More political news: A third of progressives in the freshman class in Congress have formed leadership PACs, often funded by corporations, trade associations and labor unions. This trend is not universally hailed (The Hill). … South Bend, Ind., Mayor Pete ButtigiegPete ButtigiegButtigieg: Bipartisan deal on infrastructure 'strongly preferred' OVERNIGHT ENERGY: Biden ends infrastructure talks with key Republican | Colonial Pipeline CEO grilled over ransomware attack | Texas gov signs bills to improve power grid after winter storm Biden ends infrastructure talks with key Republican MORE may be wowing progressive voters nationally as he competes for the White House, according to polls, but in his home state, only 61 percent of Hoosiers have heard of him, according to preliminary results of the Old National Bank/Ball State University 2019 Hoosier Survey, to be released in its entirety on Nov. 12. … Rep. Tulsi GabbardTulsi GabbardTulsi Gabbard on Chicago mayor's decision to limit media interviews to people of color: 'Anti-white racism' Fox News says network and anchor Leland Vittert have 'parted ways' New co-chairs named for congressional caucus for millennials MORE (D-Hawaii) will be on the Democratic presidential debate stage on Nov. 20 in Atlanta, among the 10 candidates who have qualified, and Sen. Amy KlobucharAmy KlobucharDemocrats mull overhaul of sweeping election bill House unveils antitrust package to rein in tech giants Democrats reintroduce bill to create 'millionaires surtax' MORE (D-Minn.) has qualified to debate in mid-December, making it six presidential hopefuls so far who will head to Los Angeles for the event (The Hill).

Insightful read with Capitol Hill intrigue: Politico Magazine’s Tim Alberta describes how one House Republican publicly turned against Trump and found himself under siege and on the outs. “What Republicans feel privately and what they say publicly has been a defining theme of the Trump era. Whether any of those lawmakers suddenly find the courage to defy him on a legacy-shaping vote will go a long way toward shaping history’s view of Donald Trump’s presidency, his impeachment, and his stewardship of the Republican Party,” Alberta writes.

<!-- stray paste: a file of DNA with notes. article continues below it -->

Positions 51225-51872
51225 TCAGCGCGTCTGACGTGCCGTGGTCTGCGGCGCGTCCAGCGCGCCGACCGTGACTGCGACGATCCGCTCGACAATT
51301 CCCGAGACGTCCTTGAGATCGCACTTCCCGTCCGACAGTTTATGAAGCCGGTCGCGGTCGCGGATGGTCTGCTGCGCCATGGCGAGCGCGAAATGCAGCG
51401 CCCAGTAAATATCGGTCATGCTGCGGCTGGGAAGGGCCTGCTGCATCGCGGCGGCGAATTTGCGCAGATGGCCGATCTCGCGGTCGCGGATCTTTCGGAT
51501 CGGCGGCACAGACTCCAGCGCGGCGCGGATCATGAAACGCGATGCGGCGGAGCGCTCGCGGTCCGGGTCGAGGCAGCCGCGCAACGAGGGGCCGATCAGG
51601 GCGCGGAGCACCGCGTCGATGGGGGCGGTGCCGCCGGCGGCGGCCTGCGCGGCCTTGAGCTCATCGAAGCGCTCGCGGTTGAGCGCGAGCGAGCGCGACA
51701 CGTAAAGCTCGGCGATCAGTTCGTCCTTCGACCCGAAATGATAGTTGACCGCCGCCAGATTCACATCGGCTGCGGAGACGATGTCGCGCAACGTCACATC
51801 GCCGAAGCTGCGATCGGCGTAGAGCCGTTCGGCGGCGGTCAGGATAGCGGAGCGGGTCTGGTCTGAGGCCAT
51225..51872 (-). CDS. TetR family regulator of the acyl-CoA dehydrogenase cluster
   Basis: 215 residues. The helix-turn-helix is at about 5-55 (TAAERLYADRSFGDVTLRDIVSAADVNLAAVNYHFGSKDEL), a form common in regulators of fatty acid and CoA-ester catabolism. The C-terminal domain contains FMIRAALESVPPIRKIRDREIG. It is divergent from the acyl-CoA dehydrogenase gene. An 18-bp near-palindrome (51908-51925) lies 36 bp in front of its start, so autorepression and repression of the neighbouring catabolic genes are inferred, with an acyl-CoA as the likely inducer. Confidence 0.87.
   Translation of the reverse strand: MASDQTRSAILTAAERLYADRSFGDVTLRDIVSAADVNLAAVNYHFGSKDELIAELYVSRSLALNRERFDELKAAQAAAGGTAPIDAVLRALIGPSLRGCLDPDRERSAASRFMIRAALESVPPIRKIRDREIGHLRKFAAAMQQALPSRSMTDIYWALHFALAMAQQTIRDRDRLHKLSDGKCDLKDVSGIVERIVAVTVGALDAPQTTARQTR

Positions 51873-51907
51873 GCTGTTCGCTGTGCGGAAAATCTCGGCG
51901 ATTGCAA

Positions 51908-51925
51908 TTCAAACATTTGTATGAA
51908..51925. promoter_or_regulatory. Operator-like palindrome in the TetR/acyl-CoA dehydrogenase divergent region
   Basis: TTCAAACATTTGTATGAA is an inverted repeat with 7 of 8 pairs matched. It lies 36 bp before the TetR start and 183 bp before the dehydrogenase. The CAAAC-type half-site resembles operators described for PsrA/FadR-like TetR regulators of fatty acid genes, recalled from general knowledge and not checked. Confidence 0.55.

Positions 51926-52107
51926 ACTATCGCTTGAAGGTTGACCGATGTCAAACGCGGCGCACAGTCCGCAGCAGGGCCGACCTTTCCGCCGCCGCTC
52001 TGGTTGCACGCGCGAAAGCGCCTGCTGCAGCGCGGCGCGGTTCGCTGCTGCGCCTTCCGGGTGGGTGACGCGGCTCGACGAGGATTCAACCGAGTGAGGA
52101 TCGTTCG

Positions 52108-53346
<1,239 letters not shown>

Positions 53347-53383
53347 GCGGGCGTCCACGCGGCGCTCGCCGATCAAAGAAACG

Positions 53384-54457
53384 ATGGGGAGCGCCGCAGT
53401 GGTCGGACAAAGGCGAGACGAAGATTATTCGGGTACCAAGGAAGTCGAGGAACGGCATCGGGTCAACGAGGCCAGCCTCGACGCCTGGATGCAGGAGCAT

IMPEACHMENT WATCH: House investigators released the transcript of their interview with George Kent, deputy assistant secretary for European and Eurasian affairs, who reportedly told lawmakers that Trump’s anti-corruption campaign in Ukraine was corrupt.

Kent, who is slated to be one of the first three witnesses to take part in a public hearing next week, voiced concerns about Rudy GiulianiRudy GiulianiSunday shows - Biden foreign policy in focus Giuliani accuses Biden of 'caving in to Iran' Giuliani endorses Republican Curtis Sliwa for NYC mayor MORE, the president’s personal lawyer, and his contacts with Ukraine as early as March of this year, leading a supervisor to warn him to lay low. 


According to the transcript, Kent told lawmakers that Giuliani engaged in a “campaign of lies” in order to oust Marie Yovanovitch, formerly the top U.S. diplomat to Ukraine, having cozied up to corrupt foreign officials and disreputable media figures to smear her (The Hill). 

He also said that Trump wanted Ukraine President Volodymyr Zelensky to invoke the Bidens, Hillary ClintonHillary Diane Rodham ClintonBiden prepares to confront Putin Ending the same-sex marriage wars Trump asks Biden to give Putin his 'warmest regards' MORE and investigations in order for the U.S. to hand over military aid, noting that he heard this through Gordon Sondland, the ambassador to the European Union (The Associated Press).  

“Potus wanted nothing less than President Zelensky to go to the microphone and say investigations, Biden and Clinton,” Kent testified. “Basically there needed to be three words in the message, and that was the shorthand.”

Kent’s interview transcript was the latest to be revealed after investigators released them for other top diplomats who were interviewed behind closed doors. 

➔ Read the Kent transcript HERE.

House impeachment investigators issued a subpoena Thursday night for acting White House Chief of Staff Mick MulvaneyMick MulvaneyHeadhunters having hard time finding jobs for former Trump officials: report Trump holdovers are denying Social Security benefits to the hardest working Americans Mulvaney calls Trump's comments on Capitol riot 'manifestly false' MORE to testify at 9 a.m. today. Mulvaney previously indicated his opposition to the inquiry and is unlikely to heed the subpoena (The Hill).  

The Hill: Trump encounters GOP resistance to investigating Hunter Biden.

The Hill: State Department to provide legal aid to employees testifying in impeachment inquiry.

The New York Times: Impeachment inquiry tests ties between Attorney General William BarrBill BarrMedia leaders to meet with Garland to discuss leak investigations Trump DOJ subpoenaed Apple for records of White House lawyer: report Pelosi: Trump DOJ seizure of House Democrats' data ' goes even beyond Richard Nixon' MORE and Trump.